How Michael Bennet's DPS Deal Went Off Course
By August 6, 2010 9:57 AM
Michael Bennet has received plenty of praise from the White House for his innovative approach to education, including finding funding for Denver Public Schools.
Now, as the Democrat fights to hold onto his U.S. Senate seat, he's defending a 2008 deal he helped convince school officials to accept in order to fill a $400 million gap in the pension fund.
At the time, Bennet was the superintendent of DPS, and Tom Boasberg, the current superintendent, was serving as the school system's CEO.
The New York Times
writes that while the two claim their efforts with JPMorgan saved the school system money, the deal was also complex, involving multiple financial institutions and transactions with a variable interest rate. Then the economy was shaken up, and the transaction went "awry," leaving the school system to pay $115 million in interest and fees---at least $25 million more than was originally anticipated.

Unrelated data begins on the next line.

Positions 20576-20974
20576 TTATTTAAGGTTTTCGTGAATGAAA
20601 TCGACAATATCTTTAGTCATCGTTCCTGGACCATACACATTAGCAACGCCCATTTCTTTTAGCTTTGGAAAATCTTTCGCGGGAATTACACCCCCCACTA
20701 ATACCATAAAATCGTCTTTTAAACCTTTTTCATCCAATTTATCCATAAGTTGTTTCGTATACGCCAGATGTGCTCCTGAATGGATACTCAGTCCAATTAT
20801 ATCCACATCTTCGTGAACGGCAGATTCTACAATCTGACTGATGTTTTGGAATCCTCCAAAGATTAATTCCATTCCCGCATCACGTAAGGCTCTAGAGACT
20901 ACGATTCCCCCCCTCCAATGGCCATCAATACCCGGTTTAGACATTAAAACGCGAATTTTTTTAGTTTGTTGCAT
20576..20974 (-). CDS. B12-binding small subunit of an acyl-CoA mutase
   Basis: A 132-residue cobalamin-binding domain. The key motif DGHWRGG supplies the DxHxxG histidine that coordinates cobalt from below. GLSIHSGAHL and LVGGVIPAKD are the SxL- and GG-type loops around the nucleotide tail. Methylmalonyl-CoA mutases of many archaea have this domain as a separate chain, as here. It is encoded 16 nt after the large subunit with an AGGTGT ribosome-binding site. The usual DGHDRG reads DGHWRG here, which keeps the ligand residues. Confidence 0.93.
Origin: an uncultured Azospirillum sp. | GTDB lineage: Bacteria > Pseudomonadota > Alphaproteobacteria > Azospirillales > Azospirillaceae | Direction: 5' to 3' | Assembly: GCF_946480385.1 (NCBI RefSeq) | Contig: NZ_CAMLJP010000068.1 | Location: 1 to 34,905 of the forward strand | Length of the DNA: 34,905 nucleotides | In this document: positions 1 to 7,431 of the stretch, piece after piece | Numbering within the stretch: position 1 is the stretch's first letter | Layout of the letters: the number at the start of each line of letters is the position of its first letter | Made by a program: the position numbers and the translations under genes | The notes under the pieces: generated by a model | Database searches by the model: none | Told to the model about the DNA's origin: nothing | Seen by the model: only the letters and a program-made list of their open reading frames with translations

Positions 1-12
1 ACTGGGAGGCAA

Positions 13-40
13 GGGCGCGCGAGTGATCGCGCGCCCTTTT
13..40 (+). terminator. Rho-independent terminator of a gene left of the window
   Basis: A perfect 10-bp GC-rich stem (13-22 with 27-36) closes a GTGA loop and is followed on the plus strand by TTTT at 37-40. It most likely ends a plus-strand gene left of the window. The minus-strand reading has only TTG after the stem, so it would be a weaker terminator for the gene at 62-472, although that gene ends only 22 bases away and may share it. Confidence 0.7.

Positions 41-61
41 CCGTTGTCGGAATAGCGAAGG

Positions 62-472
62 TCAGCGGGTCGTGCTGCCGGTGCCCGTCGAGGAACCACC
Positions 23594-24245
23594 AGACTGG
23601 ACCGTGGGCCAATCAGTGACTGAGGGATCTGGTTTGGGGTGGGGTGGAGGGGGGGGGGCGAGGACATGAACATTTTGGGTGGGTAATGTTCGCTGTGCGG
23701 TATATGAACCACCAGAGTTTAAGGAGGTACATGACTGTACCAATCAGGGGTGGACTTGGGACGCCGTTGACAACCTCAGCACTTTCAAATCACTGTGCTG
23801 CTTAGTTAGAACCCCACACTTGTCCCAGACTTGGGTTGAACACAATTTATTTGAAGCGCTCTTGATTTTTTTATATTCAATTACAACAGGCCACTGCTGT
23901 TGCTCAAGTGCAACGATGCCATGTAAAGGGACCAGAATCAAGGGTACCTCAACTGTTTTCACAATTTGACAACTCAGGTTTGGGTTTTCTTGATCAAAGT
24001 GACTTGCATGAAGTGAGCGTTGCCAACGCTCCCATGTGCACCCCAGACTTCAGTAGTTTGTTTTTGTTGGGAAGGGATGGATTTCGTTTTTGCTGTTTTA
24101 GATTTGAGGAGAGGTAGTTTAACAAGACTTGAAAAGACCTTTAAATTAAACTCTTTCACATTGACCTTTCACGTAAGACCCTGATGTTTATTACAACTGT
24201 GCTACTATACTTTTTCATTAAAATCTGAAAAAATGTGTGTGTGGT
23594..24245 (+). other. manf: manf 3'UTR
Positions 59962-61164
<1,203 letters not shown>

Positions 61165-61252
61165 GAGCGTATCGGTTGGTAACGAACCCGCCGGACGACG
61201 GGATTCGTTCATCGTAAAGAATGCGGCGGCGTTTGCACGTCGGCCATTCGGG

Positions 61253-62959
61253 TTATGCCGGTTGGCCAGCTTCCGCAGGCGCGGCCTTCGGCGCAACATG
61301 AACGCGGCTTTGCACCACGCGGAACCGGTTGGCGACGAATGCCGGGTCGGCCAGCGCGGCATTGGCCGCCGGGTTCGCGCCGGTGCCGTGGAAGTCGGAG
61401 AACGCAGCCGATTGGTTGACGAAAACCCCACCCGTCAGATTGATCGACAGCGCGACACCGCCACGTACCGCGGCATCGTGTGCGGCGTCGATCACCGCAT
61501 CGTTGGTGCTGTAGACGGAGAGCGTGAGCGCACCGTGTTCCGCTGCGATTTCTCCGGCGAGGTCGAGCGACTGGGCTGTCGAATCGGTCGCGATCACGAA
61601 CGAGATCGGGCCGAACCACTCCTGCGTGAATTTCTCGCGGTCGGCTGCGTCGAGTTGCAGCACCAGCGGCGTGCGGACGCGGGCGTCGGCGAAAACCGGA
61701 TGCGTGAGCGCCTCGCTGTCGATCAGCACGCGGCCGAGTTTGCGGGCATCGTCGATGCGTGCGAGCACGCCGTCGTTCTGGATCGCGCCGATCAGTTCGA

Back in February, there were signs that DPS's budget was tight: A Denver Post
story noted in passing that school-level budgets would be cut by 3.5 percent and the administration budget slashed by seven percent to obtain roughly $30 million in savings.
Meanwhile, in an article quoting cynical election "observers," The Washington Post
thinks that Bennet, who was slightly trailing former state House Speaker Andrew Romanoff in the latest poll, might have waited too long to start running negative ads against his opponent.
The paper points out contrasts with Senator John McCain's fight to retain his seat in Arizona, writing that "some observers are wondering whether Bennet might have been better served by pursuing a McCain-style 'scorched-earth' strategy against his upstart primary opponent."